‘Cloud provides much more robust security but at the same time, there is a shared responsibility model so anything that is in the cloud is still the responsibility of the customer. In the case of managed services, that would be us as Digital Science. The security of the cloud is the responsibility of the cloud providers, and they address and take care of a lot of the low-level infrastructure and security so we, as customers, do not have to spend time and money managing security at the lower levels of the software stack,’ Shrestha added.
Trish Meek, director of marketing at Thermo Fisher Scientific, agrees that perception is the main stumbling block. ‘Having been in the LIMS industry for 20 years, there was a time when there was, particularly in the manufacturing space, this perception that “if I have a system behind my firewalls, that is the safest location”.
‘There have been so many breaches of people’s own infrastructures that there is now an understanding from the IT community. Due to the economies of scale, and because Amazon has so much time and resources to invest into security in a way that a single petrochemical company or pharmaceutical company cannot. They are now looking to providers like Amazon and saying “this is your core business so we would like to leverage those capabilities, rather than building the same level of cybersecurity in-house”,’ added Meek.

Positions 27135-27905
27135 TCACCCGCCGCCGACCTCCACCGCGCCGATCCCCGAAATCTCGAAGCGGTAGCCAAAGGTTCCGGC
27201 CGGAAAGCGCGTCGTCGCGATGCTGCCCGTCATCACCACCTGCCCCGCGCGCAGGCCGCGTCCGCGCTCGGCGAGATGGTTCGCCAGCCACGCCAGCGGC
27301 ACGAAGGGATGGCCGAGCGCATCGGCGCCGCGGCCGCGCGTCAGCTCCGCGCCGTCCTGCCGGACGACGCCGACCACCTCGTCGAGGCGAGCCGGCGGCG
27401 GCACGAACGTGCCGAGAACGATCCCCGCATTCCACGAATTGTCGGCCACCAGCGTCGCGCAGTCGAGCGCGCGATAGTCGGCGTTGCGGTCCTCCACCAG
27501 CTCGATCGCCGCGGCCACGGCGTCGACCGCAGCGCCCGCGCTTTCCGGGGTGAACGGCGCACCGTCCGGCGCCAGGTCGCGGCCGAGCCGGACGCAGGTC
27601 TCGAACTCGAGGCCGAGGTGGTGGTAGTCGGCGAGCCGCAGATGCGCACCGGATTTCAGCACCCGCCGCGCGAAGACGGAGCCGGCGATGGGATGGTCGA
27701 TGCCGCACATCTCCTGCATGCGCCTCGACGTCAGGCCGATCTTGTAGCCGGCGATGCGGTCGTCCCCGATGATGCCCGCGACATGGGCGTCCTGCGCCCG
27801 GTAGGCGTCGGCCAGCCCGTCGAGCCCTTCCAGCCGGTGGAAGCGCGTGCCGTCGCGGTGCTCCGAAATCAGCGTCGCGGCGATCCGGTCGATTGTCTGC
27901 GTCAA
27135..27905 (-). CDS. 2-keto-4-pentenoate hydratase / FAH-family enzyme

She also noted that while Thermo chooses to deploy the managed systems using AWS, there is no technical limitation that prevents a customer from deploying their software on another cloud platform.
Shrestha said: ‘We are building our applications to be cloud-agnostic. They can take our software and deploy it on-premise, or using the cloud vendor of their choice. We have multiple tiers in our offering, we have the infrastructure at the very bottom, and on top of that we have the platform which supports additional products. The platforms themselves can also support additional specific workflows, which are available in the form of apps which cater to specific workloads, such as life sciences or NGS and data analytics.
Developing a platform for science
Thermo offers a number of different software tools which are fine-tuned to the type of laboratory work that is going to be run on the system. Academic users or R&D organisations may choose Platform for Science, while users in manufacturing or other regulated industries would be more suited to Sample Manager.
‘We acquired Core Informatics in 2017, largely because of their advanced cloud capabilities. They had taken a cloud-native approach and built up the technical operations support and managed cloud deployments, so that was part of that acquisition strategy,’ said Meek.